Abstract from http://innovationexcellence.com/blog/2014/01/12
When coming up with a new idea, often it can be helpful to think through categories of ideas first. For example, I don’t know about you but my creativity is actually enhanced when there are a few constraints put in place to help me know what is in scope or out of scope. Additionally it can also be helpful to know how some ideas can contribute to the overall strategy of the company or organization. You may come up with a fantastic idea but if it doesn’t jibe with the goals of the overall business, it will most likely get scrapped.
Conceptually, you can divide a new product or service ideas into four categories:
- New Market
All innovations can fall into one of these four buckets or a combination of these buckets. Let’s explore each of these buckets in detail:
A breakthrough innovation is what most people think of when they think of innovation – something new, bold and way ahead of the next best thing. Additionally, a breakthrough product often combines the functionality of several different products all into one.
There are several reasons these types of products are difficult to create such as: lack of resources, lack of laser-like focus necessary to achieve a breakthrough, lack of a detailed understanding of the end user and lack of required technical competencies – even with vast resources, intense focus and an understanding of end users, some projects will fail due to a lack of the core competencies needed in order to execute the project.
From a strategic perspective, breakthrough innovations are usually along the lines of high benefit or differentiation potential. This means that if your company is built around the strategy of what I like to call benefit leadership for which you generally charge a premium to your customers, then breakthrough innovations are vital to your success. If you charge a premium, you’ll need to deliver premium value and breakthrough innovations are perfectly suited for this generic business strategy.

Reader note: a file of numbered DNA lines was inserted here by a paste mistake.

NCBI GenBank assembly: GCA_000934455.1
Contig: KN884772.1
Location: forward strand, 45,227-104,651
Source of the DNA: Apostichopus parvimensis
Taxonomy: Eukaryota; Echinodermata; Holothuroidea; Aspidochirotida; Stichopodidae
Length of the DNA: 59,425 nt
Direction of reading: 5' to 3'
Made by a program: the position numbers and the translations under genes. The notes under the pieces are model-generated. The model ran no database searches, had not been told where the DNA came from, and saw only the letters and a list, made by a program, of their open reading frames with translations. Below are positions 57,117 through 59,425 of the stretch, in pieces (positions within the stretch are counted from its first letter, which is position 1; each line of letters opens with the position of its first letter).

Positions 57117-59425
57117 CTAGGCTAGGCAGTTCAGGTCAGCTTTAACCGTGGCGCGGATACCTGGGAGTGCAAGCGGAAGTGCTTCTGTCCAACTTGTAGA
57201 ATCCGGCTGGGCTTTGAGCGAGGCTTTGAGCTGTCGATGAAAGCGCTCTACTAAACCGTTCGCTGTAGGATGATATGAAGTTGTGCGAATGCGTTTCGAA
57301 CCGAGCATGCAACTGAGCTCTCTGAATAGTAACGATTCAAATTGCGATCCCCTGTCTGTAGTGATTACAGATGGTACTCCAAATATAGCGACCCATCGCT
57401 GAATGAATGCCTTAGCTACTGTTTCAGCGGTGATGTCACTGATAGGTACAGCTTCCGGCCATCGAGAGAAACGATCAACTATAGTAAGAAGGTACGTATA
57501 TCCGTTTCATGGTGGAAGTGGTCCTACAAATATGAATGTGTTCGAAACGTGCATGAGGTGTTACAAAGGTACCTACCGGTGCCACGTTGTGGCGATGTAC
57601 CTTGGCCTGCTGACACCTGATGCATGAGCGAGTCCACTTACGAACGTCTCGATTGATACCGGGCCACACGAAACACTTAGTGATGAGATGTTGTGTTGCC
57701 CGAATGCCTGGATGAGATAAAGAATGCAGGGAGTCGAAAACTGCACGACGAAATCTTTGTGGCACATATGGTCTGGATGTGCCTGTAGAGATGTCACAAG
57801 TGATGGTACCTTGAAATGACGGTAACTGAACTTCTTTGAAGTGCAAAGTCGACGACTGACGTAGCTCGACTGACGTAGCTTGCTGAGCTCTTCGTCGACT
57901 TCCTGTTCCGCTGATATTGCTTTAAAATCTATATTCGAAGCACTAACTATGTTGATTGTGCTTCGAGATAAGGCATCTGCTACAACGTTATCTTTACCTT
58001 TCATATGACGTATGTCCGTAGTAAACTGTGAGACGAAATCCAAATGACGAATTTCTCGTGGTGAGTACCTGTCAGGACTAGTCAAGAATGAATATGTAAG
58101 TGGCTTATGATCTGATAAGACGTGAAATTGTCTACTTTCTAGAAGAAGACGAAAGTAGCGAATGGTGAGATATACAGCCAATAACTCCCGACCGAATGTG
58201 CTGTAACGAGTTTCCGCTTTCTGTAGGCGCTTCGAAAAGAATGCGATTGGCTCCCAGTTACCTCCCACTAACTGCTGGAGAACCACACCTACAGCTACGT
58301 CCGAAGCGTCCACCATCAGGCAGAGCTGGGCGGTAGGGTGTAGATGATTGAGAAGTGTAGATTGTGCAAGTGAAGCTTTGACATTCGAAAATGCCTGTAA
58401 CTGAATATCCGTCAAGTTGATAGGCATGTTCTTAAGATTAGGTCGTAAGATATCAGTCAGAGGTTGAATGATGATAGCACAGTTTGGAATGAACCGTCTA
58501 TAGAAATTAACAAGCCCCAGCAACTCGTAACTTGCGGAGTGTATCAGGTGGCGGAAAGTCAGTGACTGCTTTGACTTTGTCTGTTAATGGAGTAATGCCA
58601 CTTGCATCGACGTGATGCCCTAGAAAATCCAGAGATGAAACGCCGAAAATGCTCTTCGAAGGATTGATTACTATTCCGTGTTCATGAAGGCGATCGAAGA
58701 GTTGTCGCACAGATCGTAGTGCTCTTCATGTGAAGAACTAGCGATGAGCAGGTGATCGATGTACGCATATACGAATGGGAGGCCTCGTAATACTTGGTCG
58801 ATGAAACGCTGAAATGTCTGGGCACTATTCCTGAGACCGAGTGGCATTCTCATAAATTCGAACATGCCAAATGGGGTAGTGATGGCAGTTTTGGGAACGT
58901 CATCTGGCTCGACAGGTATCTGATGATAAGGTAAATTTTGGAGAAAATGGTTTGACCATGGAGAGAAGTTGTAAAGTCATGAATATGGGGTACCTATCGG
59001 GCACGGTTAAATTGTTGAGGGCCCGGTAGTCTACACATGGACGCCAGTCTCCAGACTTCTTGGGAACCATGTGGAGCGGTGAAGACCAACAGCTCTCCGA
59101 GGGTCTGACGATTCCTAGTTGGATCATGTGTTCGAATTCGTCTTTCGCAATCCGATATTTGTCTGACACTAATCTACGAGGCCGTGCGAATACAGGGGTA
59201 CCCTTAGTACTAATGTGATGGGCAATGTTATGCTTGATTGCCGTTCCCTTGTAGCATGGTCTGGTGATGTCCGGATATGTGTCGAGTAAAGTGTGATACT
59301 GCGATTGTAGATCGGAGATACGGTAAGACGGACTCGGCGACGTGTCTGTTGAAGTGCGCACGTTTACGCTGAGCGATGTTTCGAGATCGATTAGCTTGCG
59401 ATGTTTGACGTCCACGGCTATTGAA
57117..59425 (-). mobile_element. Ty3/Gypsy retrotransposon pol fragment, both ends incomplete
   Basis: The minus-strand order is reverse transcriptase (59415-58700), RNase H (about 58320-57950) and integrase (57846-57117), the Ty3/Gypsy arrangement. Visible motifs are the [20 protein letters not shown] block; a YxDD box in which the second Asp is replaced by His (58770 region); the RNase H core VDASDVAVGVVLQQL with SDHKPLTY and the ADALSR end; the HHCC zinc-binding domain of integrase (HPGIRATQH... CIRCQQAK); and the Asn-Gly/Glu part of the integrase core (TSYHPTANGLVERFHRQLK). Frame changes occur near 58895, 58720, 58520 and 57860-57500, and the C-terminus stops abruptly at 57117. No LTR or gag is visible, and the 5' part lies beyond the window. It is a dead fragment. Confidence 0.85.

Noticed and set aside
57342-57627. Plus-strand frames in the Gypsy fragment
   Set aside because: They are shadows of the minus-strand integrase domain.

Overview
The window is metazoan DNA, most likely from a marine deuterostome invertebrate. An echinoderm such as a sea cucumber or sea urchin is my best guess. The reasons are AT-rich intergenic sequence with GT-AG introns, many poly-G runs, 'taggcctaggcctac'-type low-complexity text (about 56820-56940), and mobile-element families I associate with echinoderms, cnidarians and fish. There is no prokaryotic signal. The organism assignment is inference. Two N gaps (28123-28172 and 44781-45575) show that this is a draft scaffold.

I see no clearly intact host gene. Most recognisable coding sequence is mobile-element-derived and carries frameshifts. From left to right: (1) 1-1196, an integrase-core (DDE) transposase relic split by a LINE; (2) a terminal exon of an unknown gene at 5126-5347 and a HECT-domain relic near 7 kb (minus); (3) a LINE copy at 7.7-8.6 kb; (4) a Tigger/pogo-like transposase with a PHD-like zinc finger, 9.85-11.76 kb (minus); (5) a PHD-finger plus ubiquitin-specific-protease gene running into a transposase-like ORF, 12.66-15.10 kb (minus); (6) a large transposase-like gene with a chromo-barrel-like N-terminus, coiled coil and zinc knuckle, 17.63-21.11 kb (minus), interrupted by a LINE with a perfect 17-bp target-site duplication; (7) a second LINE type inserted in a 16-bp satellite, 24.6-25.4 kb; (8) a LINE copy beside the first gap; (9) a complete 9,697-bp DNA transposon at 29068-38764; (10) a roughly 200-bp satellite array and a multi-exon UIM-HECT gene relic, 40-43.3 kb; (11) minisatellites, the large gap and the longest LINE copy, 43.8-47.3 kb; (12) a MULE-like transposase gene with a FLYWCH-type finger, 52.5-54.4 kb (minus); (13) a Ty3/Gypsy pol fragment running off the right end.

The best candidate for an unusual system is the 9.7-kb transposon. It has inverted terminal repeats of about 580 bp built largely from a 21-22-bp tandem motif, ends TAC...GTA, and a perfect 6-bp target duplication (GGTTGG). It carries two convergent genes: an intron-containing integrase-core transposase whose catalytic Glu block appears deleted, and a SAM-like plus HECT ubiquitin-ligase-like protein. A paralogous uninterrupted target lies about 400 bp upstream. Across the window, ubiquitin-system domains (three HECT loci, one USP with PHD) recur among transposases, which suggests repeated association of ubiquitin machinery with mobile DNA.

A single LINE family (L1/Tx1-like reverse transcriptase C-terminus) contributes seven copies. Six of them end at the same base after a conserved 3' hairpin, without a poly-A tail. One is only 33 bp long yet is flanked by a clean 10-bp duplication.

Sustaining ideas have to do with improving the current product by developing generations 2, 3, 4, 5 and so on until the product reaches the end of it’s life cycle. Normally large companies are very good at creating sustaining innovations because their resources, business processes and cultures are setup in a way to enable sustaining efforts. Typical sustaining efforts include the following:
- Feature fixes/additions – most next generation products will come with a handful of fixes and/or new features that address previous gripes with the first generation products.
- Cost reductions – as sales volumes grow for a product, the cost of purchasing raw materials for that product decline in addition to design enhancements that simplify the product or enable it to use less expensive materials.
- Product line expansions (proliferation) – at launch most new products don’t have a full suite of products to meet each end-user segment’s needs and as a fix for that companies will fill out their product line by offering additional sizes, colors, etc.
With regards to strategy, sustaining products are all about milking the breakthrough product (a benefit leadership strategy) by extending it’s life cycle as long as it can go. Most breakthrough products will not last very long without a sustaining effort behind them. And this sustaining effort is where profitability is maximized because unnecessary costs can be removed and the benefits of the product (the value proposition) can steadily improve.
There are several things to consider when exploring new markets for your product including:
- Adjacent spaces – what industries or uses would you consider as adjacent? Often adjacent spaces are fertile grounds for introduction of your existing product(s) or service(s).
- Other jobs to be done – like in the Arm and Hammer example, baking soda was capable of performing multiple “jobs” for the customer quite well, even though at the beginning Arm and Hammer was only thinking of the job of baking. What other jobs does your product do? Could those be marketed for other customers?